Published Date

May 1, 2004

Resource Type

Primary Source

This resource was developed in 2004 as part of “The Conquest of Mexico” by Nancy Fitch.

Hernan Cortés

According to Bernal Diaz del Castillo

Before speaking of the great Montezuma, and of the famous city of Mexico and the Mexicans, I should like to give an account of Doña Marina, who had been a great lady and a Cacique [lord, or leader] over towns and vassals since her childhood.  Her father and mother were lords and Caciques of a town called Paynala, which had other towns subject to it, and lay about twenty-four miles from the town of Coatzacoalcos. Her father died while she was still very young, and her mother married another Cacique, a young man, to whom she bore a son. The mother and father seem to have been very fond of this son, for they agreed that he should succeed to the Caciqueship when they were dead. To avoid any impediment, they gave Doña Marina to some Indians from Xicalango, and this they did by night in order to be unobserved. They then spread the report that the child had died; and as the daughter of one of their Indian slaves happened to die at this time, they gave it out that this was their daughter the heiress.

The Indians of Xicalango gave the child to the people of Tabasco, and the Tabascans gave her to Cortes. I myself knew her mother and her half-brother, who was then a man and ruled the town jointly with his mother, since the old lady’s second husband had died. After they became Christians, the mother was called Marta and the son Lazaro. All this I know very well, because in the year 1523, after the conquest of Mexico and the other provinces and at the time of Cristobal de Olid’s revolt in Honduras, I passed through the place with Cortes, and the majority of its inhabitants accompanied him also….

Thus it was that mother, son, and daughter came together, and it was easy enough to see from the strong resemblance between them that Doña Marina. and old lady were related. Both she and her son were very much afraid of Doña Marina; they feared that she had sent for them to put them to death, and they wept.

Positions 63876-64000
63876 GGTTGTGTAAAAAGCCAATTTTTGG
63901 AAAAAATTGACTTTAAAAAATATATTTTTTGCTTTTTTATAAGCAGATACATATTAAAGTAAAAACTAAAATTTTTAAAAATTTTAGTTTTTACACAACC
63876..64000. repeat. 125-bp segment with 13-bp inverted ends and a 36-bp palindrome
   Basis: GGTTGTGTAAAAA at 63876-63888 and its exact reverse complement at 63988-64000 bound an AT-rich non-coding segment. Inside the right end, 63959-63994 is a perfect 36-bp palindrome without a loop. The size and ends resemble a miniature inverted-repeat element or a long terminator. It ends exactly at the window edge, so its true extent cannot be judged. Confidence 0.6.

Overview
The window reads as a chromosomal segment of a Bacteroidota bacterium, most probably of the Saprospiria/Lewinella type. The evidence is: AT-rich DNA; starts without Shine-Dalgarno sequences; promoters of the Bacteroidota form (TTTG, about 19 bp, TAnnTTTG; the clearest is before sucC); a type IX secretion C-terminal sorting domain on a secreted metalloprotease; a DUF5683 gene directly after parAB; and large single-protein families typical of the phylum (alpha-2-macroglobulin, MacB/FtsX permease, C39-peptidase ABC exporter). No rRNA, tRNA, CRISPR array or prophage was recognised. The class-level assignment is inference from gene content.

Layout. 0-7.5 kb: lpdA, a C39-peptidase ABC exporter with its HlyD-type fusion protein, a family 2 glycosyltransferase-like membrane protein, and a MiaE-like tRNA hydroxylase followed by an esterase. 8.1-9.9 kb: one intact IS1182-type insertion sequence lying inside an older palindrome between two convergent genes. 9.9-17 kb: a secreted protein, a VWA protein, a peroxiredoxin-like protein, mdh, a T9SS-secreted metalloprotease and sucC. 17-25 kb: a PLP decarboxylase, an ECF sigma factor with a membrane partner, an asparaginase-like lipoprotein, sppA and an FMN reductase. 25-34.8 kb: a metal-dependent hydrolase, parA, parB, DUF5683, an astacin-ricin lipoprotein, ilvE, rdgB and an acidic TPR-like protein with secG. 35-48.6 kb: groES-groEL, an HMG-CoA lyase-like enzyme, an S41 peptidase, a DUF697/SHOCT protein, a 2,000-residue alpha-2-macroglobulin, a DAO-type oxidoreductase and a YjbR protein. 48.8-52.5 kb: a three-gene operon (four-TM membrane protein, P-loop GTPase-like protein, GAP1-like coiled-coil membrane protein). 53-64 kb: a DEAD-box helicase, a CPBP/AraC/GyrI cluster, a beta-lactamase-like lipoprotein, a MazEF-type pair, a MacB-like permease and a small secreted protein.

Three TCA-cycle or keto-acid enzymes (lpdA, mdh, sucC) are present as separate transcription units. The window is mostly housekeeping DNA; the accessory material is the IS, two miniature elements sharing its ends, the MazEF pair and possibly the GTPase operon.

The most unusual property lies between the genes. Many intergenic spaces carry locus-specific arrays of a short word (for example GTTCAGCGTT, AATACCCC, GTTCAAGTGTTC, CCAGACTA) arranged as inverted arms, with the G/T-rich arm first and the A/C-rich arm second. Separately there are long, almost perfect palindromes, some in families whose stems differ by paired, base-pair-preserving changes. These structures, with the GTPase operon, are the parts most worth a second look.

When Doña Marina saw her mother and half-brother in tears, she comforted them, saying that they need have no fear. She told her mother that when they handed her over to the men from Xicalango, they had not known what they were doing. She pardoned the old woman, and gave them many golden jewels and some clothes. . . .

Doña Marina knew the language of Coatzacoalcos, which is that of Mexico, and she knew the Tabascan language also. This language is common to Tabasco and Yucatan, and Jeronimo de Aguilar spoke it also. These two understood one another well, and Aguilar translated into Castilian [Spanish] for Cortes.

This was the great beginning of our conquests, and thus, praise be to God, all things prospered with us. I have made a point of telling this story, because without Doña Marina we could not have understood the language of New Spain and Mexico.

According to Cortés

Cortés mentions Malinche/Marina only twice in all of his lengthy letters. In his second letter, he doesn’t even name her, merely calls her an Indian woman, who served as an interpreter. In his fifth letter, he names here, but does not show that much interest in her. Regardless of the primary source you read, you will see that the indigenous people of Mexico uniformly called Cortés “Malinche” after the name of his interpreter. No one made any comment about that.